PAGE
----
Indian states have positive lessons in confronting calamites. In Odisha, the 1999 super cyclone with windspeeds of up to 260 kilometres per hour took 10,000 lives (50,000 by an unofficial count). Cyclone Phailin in 2013 and Cyclone Fani in 2019, while comparable in intensity (windspeeds of 220 and 200kmph respectively), saw a dramatic fall in fatality to 44 and 89 respectively, thanks to the state’s investments in early warning systems and timely evacuation.

In Gorakhpur, local communities are using nature-based solutions to build resilience against frequent floods. Gorakhpur Environmental Action Group has come up with climate resilient methods for vulnerable communities. For example, farmers switched from mono-cropping to rotating multiple crops to improve soil health and drainage. Several adopted organic practices, which reduce harmful run-off in nearby rivers. A weather advisory group helps farmers use a text message-based early warning system to schedule irrigation and harvesting.

In dealing with covid, local efforts have also played a critical role, be it citizens’ responses in such cities as Delhi, Guwahati and Jaipur, or those of gram panchayats in rural areas. But across the country, covid has revealed glaring gaps in health systems, and, in many instances, poor governance and often a lack of trust in governments. State investments in health vary enormously. Kerala’s per capita public health expenditure, for example, is about twice that of Uttar Pradesh and Bihar.

Often, reform proposals and actions follow calamities. In Australia, following its deadly bushfires of 2018 and 2019, Insurance Australia Group recommended that government funding prioritize risk reduction, lessening the need for spending on disaster recovery. To aid in better preparedness, the Australian Natural Disaster Resilience Index now assesses the risk profiles and resilience of communities faced with bushfires.

In a similar vein, an audit of how the central and state governments have handled covid will offer valuable lessons that can guide them to upgrade hospitals, increase medical inventories and create/update crisis response plans, for example. Every state should conduct a ‘stress test’ of how well it can cope in the event of even more frequent and intense calamities. These results should be published transparently.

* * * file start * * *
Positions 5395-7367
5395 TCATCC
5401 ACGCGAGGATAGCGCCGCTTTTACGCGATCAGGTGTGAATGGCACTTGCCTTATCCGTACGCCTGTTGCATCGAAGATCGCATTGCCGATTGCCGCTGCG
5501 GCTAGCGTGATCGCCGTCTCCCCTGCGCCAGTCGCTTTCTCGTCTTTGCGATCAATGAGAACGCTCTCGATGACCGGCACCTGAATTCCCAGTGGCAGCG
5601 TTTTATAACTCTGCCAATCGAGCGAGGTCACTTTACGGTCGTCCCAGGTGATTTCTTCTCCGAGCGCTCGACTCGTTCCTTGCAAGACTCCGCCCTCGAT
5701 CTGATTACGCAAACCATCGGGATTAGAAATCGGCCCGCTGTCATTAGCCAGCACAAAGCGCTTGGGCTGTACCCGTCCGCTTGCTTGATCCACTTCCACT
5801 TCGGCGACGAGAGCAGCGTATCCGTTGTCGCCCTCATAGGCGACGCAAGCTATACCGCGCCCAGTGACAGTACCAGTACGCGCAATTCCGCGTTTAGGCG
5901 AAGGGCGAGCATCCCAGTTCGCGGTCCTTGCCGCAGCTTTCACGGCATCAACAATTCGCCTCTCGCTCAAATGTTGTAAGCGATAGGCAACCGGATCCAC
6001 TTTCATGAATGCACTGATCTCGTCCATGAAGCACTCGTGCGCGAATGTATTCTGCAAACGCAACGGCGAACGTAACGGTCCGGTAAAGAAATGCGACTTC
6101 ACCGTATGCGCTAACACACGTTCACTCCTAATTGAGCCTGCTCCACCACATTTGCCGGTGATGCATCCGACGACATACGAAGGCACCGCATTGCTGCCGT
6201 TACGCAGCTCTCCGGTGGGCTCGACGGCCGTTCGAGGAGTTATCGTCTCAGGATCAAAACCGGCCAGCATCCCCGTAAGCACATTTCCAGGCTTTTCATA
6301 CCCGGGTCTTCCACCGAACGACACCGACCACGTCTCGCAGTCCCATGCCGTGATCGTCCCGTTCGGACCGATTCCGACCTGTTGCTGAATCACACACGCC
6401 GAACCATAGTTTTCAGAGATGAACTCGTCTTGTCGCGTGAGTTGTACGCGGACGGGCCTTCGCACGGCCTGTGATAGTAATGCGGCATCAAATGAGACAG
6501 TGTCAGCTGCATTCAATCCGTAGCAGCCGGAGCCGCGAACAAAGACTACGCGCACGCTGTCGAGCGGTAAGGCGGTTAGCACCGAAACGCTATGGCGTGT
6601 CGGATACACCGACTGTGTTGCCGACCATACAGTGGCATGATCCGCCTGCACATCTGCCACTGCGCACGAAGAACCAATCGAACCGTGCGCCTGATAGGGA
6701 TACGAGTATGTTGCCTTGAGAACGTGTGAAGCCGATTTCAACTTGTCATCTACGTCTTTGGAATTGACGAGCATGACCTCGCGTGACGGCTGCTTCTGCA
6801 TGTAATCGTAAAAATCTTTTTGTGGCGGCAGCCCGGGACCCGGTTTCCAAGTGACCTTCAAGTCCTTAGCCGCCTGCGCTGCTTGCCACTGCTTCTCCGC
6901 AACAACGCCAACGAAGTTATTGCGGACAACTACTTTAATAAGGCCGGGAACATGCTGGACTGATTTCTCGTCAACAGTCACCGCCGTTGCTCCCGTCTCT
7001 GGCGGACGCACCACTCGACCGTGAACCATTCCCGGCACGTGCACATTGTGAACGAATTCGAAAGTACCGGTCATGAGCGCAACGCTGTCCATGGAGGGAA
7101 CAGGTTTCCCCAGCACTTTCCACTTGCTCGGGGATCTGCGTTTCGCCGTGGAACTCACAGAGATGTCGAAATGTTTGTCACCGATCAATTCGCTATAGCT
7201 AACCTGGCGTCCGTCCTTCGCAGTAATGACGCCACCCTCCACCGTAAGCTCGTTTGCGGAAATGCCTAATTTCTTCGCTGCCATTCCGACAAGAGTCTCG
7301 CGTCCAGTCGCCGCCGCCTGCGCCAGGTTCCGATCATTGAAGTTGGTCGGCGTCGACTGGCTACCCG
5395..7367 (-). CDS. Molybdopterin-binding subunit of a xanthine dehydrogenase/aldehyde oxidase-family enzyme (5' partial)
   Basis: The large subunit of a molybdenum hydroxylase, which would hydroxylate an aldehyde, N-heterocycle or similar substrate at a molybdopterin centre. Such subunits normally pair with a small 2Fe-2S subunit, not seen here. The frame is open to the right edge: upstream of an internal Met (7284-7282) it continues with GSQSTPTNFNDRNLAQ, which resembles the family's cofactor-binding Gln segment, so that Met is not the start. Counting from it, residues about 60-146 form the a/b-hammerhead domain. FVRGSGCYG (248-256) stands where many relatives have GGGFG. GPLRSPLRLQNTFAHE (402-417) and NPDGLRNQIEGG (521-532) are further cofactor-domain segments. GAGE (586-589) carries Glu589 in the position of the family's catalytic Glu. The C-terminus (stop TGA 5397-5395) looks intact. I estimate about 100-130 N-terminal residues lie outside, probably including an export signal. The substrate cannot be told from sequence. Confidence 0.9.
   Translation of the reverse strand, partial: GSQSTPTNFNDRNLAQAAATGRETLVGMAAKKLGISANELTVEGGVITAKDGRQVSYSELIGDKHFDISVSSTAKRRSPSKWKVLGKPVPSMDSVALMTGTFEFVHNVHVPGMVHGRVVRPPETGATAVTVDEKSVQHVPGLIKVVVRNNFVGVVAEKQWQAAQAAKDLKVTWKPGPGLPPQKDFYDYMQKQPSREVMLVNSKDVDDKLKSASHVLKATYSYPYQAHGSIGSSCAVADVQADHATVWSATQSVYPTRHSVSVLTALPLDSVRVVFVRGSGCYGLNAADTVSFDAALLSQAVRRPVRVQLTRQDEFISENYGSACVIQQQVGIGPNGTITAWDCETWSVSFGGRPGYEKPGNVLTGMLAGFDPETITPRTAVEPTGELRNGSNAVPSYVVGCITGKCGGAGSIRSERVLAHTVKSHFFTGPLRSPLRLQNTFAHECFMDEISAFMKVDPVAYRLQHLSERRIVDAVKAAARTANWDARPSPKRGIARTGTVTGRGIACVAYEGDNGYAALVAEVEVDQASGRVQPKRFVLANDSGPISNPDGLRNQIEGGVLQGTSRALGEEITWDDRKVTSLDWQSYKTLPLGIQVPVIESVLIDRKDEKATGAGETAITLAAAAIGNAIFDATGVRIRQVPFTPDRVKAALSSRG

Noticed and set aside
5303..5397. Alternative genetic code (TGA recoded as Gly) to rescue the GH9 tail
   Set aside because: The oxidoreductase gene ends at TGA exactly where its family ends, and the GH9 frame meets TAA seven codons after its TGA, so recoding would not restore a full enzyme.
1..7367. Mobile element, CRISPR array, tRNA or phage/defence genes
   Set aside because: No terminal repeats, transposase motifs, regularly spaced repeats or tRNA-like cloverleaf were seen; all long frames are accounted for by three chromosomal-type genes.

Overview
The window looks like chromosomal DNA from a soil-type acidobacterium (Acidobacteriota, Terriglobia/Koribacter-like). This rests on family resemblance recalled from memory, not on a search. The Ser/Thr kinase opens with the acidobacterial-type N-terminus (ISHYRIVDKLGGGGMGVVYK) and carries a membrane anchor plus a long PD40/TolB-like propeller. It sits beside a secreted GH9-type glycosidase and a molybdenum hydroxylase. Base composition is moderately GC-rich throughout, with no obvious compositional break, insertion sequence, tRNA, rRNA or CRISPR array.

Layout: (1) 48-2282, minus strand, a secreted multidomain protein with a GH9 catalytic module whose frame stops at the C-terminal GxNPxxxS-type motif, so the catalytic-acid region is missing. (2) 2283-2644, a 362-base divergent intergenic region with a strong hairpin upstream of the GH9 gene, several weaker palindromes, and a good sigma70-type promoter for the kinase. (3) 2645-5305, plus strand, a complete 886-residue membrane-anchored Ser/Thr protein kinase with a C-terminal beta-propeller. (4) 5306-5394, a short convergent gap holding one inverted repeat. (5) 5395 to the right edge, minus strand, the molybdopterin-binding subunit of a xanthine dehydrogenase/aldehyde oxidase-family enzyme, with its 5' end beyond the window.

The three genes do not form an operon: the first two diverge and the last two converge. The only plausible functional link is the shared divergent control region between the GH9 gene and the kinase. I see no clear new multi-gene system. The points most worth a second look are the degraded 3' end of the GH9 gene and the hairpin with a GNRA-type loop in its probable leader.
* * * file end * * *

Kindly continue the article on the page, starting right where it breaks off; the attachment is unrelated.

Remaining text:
Following the Great East Japan Earthquake and the 2011 tsunami, Japan continues to strengthen its most important disaster preparation capabilities. One feature of its efforts is an improvement of the relationship between the national government that oversees broad policy and local governments in charge of policy implementation. Coordinating capacity in different locations helps localities with limited capabilities cope. In India, it would pay to establish inter-state pooling of technical capabilities, supplies and staff power to manage deficits and gaps.

The overarching lesson for the Indian states and the Centre is to make more and better investments in health, education and social safety nets. Local initiatives will continue to aid disaster preparedness, but governments must act in anticipation of emerging calamities rather than scramble to respond after they strike.

Vinod Thomas & Chitranjali Tiwari are, respectively, distinguished fellow, Asian Institute of Management, Manila; and alumnus of Lee Kuan Yew School of Public Policy, Singapore.